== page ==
You'll want to use stealth to get through a place, and they'll jump out guns-a-blazin' and ruin it all for you. And the worst is when you need to get through a door to the next room, and your companion just stands right there in the door, and you can't get past them.
So is it common not to be able to tell companions to 'go here' or 'stay there'?
Seems it would be a definite required basic in any companion implementation.
As much as I love Bethesda's RPGs, to utilize their companions, you really have to use a mod that gives you a bit more control over how they react, attack, move, sneak, ect. The best one I've used for Skyrim SE is Nether's Follower Framework:You can tell them to go somewhere, but it's a bother to do so. A quick menu to give your companion orders would make them a lot less irritating.
Nether's Follower Framework at Skyrim Special Edition Nexus - Mods and Community (nexusmods.com)
Companions will sneak when you sneak, won't attack until you attack, will avoid traps, switch from melee to ranged weapons when needed, and a multitude of other options. Read the description on the mod page if you're interested, as it really has an amazing number of options.
There's also Better Companions AIO for Fallout 4:
Better Companions - All In One at Fallout 4 Nexus - Mods and community (nexusmods.com)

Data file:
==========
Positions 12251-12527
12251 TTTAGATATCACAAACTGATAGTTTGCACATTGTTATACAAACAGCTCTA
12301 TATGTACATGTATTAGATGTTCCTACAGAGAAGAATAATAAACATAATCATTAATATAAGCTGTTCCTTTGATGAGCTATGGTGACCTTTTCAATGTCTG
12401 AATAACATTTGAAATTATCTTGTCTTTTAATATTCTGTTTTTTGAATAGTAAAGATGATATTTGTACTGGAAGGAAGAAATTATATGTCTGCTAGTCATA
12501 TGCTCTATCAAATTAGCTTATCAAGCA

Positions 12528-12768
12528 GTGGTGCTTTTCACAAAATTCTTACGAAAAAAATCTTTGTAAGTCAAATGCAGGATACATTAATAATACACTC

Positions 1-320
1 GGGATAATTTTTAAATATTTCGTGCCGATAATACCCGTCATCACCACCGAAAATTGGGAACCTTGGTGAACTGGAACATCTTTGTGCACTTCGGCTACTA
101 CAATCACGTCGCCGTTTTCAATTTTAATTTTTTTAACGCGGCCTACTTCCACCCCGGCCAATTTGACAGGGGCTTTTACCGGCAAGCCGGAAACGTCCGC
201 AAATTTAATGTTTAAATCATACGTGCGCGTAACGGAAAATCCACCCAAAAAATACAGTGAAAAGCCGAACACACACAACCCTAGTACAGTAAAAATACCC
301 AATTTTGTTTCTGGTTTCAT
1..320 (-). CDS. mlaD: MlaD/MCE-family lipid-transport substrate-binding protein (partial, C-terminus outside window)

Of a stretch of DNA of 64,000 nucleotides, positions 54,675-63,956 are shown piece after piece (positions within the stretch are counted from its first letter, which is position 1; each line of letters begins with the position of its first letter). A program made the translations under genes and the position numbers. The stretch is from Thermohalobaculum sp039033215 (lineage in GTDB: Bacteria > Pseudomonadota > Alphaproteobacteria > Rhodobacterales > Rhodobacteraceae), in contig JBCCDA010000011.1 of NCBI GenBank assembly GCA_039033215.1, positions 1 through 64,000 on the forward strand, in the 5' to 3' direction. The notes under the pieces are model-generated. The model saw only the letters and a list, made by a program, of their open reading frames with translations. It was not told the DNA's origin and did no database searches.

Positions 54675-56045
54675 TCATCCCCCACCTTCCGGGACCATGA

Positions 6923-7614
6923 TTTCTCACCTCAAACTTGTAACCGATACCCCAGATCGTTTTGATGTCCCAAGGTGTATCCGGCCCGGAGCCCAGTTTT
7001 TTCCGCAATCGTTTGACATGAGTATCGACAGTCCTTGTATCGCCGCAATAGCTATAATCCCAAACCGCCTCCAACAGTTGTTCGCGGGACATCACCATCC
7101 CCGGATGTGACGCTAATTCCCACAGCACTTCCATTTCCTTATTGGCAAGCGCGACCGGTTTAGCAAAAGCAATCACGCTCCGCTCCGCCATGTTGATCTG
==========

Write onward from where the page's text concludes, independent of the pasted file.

And JIP Companions Command & Control for Fallout New Vegas:
JIP Companions Command and Control at Fallout New Vegas - mods and community (nexusmods.com)
All do variations of the same thing, some more complex than others, but it makes traveling with Bethesda created companions much more enjoyable. Modded companions, like Vilja and Indigo that I mentioned above, don't need that, as they have their own AI package and behavior controls.
Not really, as you just have to go along with them to complete a specific quest. I remember Fargas from the Companion's Guild in Skyrim that led me on a specific quest, but there was no control of his actions. After completing that quest, he was available as a companion and could be managed by Nether's, but not while that quest was active.Can you do that with companions that are forced on you for a time?
With all the articles and advancement that we've seen in AI research lately, it's my hope that some game developer somewhere will take the time to create companions that have a true AI that reacts to all the choices and actions that you (the player) makes within a game world, and less dependent upon scripted events. I think the tools and technology are in place, but it would be a huge amount of expense and time to accomplish, as well as a focus on the single player experience. I'm doubtful that it will ever happen, but I'd love to see it. A gamer can dream, right?Not all games give them total free will. Companion AI in games isn't up to the task yet.